The haze which enveloped residents in Selangor appears to be moving north to Perak, Penang, Kedah and Kelantan.
While the skies over Selangor have cleared significantly with no more unhealthy air quality areas, certain spots in the northern states are on the brink of charting 100 on the Air Pollutant Index.
According to the Department of Environment’s Air Pollutant Index (API), Seri Manjung registered 97, Seberang Jaya was 96 while Sungai Petani was 95 as at 5 p.m. local time (4 p.m. Jakarta time) on Monday.
On the other hand, Port Klang, which consistently recorded the highest API in the past five days with numbers close to 150, registered an API of 79.
Other areas in Selangor and Kuala Lumpur are registering readings of between 60 and 72.
Images from the NOAA-18 satellite, operated by the US National Oceanic and Atmospheric Administration, also showed 310 hotspots in Sumatra as of Monday morning.
It was reported that the haze was the result of peat and forest fires in the Riau district in central Sumatra and might prolong because of the drought there, which might last until July.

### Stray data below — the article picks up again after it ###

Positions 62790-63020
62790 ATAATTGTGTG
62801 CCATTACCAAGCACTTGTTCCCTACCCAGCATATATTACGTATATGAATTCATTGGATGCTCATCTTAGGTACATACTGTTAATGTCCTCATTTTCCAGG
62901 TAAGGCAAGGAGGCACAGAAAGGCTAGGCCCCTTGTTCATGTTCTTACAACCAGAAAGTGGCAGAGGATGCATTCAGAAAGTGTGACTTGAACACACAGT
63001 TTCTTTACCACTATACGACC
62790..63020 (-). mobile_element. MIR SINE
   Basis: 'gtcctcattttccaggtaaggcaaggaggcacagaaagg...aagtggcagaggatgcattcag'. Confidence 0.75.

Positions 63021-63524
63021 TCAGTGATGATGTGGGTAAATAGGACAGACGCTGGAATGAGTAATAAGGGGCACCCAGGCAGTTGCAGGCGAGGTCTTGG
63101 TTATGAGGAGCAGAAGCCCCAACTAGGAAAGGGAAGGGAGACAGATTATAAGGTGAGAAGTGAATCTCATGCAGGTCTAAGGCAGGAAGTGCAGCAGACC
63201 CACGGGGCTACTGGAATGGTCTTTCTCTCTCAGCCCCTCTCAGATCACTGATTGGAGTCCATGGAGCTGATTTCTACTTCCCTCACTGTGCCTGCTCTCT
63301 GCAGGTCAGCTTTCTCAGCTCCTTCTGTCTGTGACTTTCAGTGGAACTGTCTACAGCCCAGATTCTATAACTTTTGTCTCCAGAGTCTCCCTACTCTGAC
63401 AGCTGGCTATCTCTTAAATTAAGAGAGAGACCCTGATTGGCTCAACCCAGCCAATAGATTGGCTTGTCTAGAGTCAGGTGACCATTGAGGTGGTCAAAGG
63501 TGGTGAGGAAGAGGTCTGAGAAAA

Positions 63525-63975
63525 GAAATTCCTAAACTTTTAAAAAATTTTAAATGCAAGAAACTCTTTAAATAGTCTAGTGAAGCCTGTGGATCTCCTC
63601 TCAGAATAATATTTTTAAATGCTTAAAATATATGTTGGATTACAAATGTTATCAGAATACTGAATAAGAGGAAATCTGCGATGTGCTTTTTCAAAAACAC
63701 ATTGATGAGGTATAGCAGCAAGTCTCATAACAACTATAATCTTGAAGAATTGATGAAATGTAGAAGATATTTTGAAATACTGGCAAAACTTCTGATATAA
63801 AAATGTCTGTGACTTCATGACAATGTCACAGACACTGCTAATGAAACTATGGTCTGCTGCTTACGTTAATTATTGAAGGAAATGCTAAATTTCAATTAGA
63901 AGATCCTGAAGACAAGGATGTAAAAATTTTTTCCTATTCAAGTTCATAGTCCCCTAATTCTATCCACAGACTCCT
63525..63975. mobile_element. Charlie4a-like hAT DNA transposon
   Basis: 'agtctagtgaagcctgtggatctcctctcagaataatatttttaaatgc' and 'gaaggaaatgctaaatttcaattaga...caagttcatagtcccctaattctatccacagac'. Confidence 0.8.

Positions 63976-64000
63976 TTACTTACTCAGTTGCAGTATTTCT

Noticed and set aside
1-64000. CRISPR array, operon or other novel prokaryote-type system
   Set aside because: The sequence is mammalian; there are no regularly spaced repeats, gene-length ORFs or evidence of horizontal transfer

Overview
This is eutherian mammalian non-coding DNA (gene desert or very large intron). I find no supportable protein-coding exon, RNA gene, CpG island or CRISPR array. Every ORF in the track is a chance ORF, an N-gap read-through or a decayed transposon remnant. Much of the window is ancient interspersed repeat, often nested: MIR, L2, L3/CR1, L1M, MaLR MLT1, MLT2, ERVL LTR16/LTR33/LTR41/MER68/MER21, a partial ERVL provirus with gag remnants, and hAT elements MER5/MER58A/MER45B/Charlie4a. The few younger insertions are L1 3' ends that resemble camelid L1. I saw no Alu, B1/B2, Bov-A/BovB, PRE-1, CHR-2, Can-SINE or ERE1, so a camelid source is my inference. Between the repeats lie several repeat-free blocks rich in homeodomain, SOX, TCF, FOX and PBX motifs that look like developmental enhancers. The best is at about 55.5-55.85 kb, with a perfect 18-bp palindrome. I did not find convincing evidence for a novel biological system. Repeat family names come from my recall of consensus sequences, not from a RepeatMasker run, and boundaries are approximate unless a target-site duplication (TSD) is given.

The current hot and wet weather in Malaysia, caused by the southwest monsoon, may also last until September.
In KLANG, the St John Ambulance of Malaysia said it was placing two extra ambulances on standby to respond to respiratory-related emergencies in the Klang Valley.
Selangor commander Yeo Kim Thong said: “All our ambulances are fully equipped, including with oxygen masks for those suffering from respiratory problems.”
“Normally, we have three ambulances on standby but because of the haze, we are adding two more,” he told The Star.